This woodworker is using strong bases to change the color of some Central American hardwoods (for flooring). Does anyone else do that and are there issues he should be aware of?
Michael Dresdner: A 35% lye solution has long been used to darken cherry, and strong bases will also work on other woods, as you’ve no doubt discovered. There are three issues to concern yourself with. First, base or lye reactions tend to be inconsistent, especially across woods from more than one tree. The good news is that it will be obvious immediately. Second, be certain you neutralize the surface with either a mild acid or lots of plain water, before you apply the finish. Some finishes will break down in the presence of alkalines. (Shellac breaks down in alkalines, oil-based coatings saponify, and acid catalyzed coatings refuse to kick over.) Finally, be aware that strong bases are highly caustic. Wear protective gear – gloves, goggles, vinyl apron ? and make darn sure you don’t get it on your skin. Acids will “burn” and hurt immediately, but strong bases eat flesh and nerve endings, so they often do their damage without giving you pain as an immediate feedback warning. This can be VERY dangerous. And of course, keep the ingredients out of reach of children – or for that matter, anyone not trained in handling dangerous or reactive chemicals.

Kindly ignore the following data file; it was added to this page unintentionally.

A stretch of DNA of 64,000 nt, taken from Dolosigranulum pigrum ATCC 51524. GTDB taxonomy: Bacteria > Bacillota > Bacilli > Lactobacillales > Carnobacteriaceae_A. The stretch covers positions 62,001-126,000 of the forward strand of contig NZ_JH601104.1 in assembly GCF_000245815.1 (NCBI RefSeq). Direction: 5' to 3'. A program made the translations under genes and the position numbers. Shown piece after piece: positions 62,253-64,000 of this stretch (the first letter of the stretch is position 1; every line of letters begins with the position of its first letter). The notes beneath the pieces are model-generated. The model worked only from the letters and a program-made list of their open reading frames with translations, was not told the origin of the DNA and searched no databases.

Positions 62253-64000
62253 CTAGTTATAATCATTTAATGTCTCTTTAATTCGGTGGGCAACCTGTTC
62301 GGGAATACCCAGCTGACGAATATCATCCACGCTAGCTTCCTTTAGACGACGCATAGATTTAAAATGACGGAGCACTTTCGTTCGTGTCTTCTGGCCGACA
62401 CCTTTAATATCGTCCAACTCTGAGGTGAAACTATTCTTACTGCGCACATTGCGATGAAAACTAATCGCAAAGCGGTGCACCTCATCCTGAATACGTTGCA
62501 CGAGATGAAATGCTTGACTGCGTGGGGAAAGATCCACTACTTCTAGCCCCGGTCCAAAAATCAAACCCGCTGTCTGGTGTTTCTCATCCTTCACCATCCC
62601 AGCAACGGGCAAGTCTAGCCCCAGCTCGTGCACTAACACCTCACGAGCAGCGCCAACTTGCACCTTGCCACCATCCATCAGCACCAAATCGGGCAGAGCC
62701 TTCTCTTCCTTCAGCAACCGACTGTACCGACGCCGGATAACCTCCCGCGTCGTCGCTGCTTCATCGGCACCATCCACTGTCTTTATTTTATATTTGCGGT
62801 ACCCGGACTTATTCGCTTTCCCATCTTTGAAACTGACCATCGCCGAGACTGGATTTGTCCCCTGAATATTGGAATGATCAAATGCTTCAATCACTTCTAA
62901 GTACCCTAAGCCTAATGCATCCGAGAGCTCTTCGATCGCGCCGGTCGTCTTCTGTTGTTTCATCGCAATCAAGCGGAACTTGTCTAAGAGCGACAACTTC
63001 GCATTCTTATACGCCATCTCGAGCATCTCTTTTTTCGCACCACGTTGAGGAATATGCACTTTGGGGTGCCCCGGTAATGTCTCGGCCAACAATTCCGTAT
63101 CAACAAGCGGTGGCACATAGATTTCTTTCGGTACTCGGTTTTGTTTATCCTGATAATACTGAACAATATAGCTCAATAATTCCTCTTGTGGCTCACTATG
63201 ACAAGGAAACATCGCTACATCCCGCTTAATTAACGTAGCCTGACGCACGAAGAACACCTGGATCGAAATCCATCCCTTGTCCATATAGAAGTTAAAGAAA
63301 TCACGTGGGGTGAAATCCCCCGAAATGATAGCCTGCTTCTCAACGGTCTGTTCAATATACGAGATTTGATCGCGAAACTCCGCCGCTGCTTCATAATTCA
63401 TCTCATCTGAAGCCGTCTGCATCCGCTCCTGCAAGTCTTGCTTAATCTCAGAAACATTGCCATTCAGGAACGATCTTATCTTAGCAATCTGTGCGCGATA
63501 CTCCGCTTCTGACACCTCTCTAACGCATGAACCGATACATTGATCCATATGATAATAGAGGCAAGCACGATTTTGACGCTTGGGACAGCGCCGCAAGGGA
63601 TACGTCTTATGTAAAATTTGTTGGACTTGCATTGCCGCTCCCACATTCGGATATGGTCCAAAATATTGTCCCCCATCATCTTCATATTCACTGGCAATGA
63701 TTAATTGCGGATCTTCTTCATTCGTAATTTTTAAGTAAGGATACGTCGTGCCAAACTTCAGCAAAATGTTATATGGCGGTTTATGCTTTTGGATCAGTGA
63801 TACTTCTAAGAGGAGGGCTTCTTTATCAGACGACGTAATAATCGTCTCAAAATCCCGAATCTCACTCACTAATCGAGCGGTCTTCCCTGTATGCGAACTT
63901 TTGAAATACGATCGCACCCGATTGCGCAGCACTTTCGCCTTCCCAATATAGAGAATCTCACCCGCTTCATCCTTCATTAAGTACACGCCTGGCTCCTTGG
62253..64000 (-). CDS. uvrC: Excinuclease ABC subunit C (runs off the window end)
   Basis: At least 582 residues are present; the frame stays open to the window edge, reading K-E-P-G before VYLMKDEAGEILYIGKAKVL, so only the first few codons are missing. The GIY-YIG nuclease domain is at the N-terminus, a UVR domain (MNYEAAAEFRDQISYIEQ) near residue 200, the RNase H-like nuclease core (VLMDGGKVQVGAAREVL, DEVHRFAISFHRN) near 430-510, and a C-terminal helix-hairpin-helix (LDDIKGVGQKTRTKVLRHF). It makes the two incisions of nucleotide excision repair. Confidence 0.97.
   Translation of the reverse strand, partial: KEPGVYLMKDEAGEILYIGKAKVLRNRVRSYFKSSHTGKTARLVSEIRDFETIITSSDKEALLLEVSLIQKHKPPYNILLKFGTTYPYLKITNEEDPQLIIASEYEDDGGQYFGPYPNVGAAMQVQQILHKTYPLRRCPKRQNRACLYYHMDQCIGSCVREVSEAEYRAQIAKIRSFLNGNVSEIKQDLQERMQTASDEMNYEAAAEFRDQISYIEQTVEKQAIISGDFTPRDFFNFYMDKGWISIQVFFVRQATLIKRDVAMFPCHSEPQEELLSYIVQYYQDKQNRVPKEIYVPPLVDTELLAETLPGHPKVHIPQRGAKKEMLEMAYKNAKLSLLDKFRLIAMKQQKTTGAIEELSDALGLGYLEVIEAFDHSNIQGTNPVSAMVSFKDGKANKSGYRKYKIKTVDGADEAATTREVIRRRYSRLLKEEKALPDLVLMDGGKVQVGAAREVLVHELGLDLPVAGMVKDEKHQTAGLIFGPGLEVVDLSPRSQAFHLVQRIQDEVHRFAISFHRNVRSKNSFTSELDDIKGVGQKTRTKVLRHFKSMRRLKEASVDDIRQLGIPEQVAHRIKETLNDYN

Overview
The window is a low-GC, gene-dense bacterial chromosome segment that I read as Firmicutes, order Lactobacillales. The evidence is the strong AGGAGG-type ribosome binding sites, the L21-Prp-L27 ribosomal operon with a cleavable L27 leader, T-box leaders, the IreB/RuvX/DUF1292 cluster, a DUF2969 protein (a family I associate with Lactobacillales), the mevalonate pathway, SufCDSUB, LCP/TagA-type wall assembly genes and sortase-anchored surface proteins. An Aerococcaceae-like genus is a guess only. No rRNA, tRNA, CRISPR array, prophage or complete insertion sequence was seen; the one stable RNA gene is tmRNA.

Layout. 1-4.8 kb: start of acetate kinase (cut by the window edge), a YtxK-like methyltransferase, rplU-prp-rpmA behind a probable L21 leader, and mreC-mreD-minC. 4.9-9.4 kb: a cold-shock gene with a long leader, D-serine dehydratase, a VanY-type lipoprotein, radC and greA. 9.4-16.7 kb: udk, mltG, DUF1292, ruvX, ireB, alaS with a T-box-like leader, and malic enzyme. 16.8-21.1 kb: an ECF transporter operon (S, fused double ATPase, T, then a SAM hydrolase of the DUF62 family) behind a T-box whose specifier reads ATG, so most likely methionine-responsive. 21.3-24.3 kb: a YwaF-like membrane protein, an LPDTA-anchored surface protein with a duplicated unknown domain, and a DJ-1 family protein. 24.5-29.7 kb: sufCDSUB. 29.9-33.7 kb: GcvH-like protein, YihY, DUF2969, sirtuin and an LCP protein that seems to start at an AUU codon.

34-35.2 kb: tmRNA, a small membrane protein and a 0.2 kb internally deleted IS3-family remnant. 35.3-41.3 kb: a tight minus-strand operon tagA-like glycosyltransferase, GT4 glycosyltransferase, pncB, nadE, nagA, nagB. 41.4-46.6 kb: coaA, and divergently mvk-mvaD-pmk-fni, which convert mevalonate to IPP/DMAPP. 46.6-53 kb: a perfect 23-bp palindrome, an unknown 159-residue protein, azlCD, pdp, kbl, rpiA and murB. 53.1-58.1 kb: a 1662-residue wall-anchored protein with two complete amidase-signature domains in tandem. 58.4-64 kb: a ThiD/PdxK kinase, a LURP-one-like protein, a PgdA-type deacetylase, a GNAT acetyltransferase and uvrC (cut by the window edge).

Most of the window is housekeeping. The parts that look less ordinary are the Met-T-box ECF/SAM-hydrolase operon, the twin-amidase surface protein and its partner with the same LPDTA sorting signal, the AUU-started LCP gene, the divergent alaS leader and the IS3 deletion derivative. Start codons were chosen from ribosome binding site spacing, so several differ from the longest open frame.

Ian Kirby: People bleach wood, put caustic soda on it and get up to all manner of chemical contortions. If you must do it-have at it. When you’ve changed nature to your liking, you must neutralize the chemical or it will go on ‘chemicaling.’ Completely wash off all traces of it a put the finish on.